Oleg Andreev, a Paris-based software developer and bitcoin enthusiast, said in an email interview that Mt. Gox’s reliance on the transaction identifier meant some users could make minor tweaks to their transactions—small enough that the transaction goes through, but big enough to change the identifier—and claim that they never got their money.

“One way or another, it creates a lot of confusion for Mt. Gox and initially may even lead them to sending the same money twice, or multiple times to the same user,” Mr. Andreev said.

Wild swings in the price of bitcoin aren’t uncommon. Prices tumbled in December after China’s central bank said that financial institutions shouldn’t provide bitcoin-related business such as deposits, custody services or collateral business. The volatility in the price of bitcoin has created confusion about the virtual currency’s legal status. The U.K. is currently weighing how to treat virtual currencies for taxation purposes.

Last week, Russia’s general prosecutor said on its website that the Bank of Russia and law-enforcement authorities are working together to tighten regulations to protect the property rights of Russian citizens.

“Anonymous payment systems and crypto-currencies, including the most popular one, bitcoin, are money surrogates and cannot be used by citizens or legal entities,” the general prosecutor said in a statement, posted Feb. 6.

Russian law says the ruble is the only official currency and using “money substitutes” is illegal, the statement added.

The move comes as bitcoin falls under increasing scrutiny across the world amid concerns it can be used for illegal activities. Bitcoin is an increasingly popular currency for electronic transactions, and users say they are cheaper and faster than using credit cards or money transfers.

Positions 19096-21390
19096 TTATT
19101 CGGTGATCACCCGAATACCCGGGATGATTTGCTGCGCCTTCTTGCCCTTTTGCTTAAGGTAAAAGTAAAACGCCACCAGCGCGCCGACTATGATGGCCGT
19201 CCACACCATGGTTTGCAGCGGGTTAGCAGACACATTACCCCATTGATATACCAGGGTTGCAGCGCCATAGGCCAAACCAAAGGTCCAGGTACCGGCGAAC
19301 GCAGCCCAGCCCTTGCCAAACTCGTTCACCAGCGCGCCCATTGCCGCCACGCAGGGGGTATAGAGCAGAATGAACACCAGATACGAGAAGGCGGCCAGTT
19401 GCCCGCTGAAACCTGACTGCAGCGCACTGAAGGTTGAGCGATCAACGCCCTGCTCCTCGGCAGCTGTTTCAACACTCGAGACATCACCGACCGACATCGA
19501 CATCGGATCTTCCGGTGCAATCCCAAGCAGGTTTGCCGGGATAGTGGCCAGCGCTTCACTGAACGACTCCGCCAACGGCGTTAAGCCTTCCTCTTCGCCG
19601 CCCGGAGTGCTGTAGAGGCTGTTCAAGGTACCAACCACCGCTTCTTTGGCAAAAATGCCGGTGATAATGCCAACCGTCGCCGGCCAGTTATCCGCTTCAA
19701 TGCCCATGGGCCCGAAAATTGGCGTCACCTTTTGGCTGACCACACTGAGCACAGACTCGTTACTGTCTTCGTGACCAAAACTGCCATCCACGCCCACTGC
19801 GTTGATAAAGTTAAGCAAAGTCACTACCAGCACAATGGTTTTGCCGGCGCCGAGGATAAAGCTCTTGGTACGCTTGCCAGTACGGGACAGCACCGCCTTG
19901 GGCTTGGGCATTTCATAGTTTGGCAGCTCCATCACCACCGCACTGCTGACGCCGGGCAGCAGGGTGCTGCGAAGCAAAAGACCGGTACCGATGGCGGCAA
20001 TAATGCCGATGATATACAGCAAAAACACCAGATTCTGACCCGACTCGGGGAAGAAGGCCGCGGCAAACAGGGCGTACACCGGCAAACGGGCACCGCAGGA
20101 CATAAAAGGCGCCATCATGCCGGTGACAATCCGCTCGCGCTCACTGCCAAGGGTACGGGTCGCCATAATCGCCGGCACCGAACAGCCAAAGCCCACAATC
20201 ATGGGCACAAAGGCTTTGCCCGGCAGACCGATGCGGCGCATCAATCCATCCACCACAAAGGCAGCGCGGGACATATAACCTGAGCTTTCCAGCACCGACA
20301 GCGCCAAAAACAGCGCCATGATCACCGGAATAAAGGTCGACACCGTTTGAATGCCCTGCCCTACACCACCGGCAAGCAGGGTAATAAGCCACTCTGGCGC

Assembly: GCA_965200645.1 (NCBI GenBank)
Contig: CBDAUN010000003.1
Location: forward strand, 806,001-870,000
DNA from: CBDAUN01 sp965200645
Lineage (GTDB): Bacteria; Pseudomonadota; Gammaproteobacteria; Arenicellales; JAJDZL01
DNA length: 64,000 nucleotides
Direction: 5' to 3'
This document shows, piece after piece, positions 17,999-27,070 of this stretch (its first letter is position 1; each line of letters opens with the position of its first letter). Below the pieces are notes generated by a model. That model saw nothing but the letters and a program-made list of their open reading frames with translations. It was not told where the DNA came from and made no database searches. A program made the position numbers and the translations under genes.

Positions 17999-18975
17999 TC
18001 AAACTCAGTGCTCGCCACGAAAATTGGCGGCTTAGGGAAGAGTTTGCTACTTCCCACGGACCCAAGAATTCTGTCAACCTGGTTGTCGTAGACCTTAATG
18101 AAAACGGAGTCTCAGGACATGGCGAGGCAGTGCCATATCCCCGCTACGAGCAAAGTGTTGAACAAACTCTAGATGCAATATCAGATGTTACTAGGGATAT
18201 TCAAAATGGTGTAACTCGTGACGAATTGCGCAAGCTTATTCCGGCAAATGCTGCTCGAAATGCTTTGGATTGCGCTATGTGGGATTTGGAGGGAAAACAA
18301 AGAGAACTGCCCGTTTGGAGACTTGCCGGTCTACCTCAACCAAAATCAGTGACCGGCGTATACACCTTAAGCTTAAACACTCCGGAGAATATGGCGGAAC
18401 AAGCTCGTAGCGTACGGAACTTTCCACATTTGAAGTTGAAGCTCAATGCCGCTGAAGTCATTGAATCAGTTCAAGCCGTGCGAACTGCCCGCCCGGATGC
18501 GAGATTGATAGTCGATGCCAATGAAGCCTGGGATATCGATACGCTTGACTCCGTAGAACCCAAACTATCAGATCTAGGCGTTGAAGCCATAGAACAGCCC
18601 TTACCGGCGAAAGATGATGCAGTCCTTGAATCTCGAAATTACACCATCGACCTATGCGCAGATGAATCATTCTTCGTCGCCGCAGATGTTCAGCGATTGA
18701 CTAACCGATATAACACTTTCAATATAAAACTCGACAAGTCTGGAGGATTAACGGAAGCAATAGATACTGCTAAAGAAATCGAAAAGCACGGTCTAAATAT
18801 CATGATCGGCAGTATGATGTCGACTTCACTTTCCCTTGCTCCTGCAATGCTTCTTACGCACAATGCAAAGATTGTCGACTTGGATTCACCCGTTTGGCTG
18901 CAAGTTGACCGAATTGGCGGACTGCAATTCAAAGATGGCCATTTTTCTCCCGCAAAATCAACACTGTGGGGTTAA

About bambooinnovator
Kee Koon Boon (“KB”) is the co-founder and director of HERO Investment Management which provides specialized fund management and investment advisory services to the ARCHEA Asia HERO Innovators Fund (, the only Asian SMID-cap tech-focused fund in the industry. KB is an internationally featured investor rooted in the principles of value investing for over a decade as a fund manager and analyst in the Asian capital markets who started his career at a boutique hedge fund in Singapore where he was with the firm since 2002 and was also part of the core investment committee in significantly outperforming the index in the 10-year-plus-old flagship Asian fund. He was also the portfolio manager for Asia-Pacific equities at Korea’s largest mutual fund company. Prior to setting up the H.E.R.O. Innovators Fund, KB was the Chief Investment Officer & CEO of a Singapore Registered Fund Management Company (RFMC) where he is responsible for listed Asian equity investments. KB had taught accounting at the Singapore Management University (SMU) as a faculty member and also pioneered the 15-week course on Accounting Fraud in Asia as an official module at SMU. KB remains grateful and honored to be invited by Singapore’s financial regulator Monetary Authority of Singapore (MAS) to present to their top management team about implementing a world’s first fact-based forward-looking fraud detection framework to bring about benefits for the capital markets in Singapore and for the public and investment community. KB also served the community in sharing his insights in writing articles about value investing and corporate governance in the media that include Business Times, Straits Times, Jakarta Post, Manual of Ideas, Investopedia, TedXWallStreet. He had also presented in top investment, banking and finance conferences in America, Italy, Sydney, Cape Town, HK, China. He has trained CEOs, entrepreneurs, CFOs, management executives in business strategy & business model innovation in Singapore, HK and China.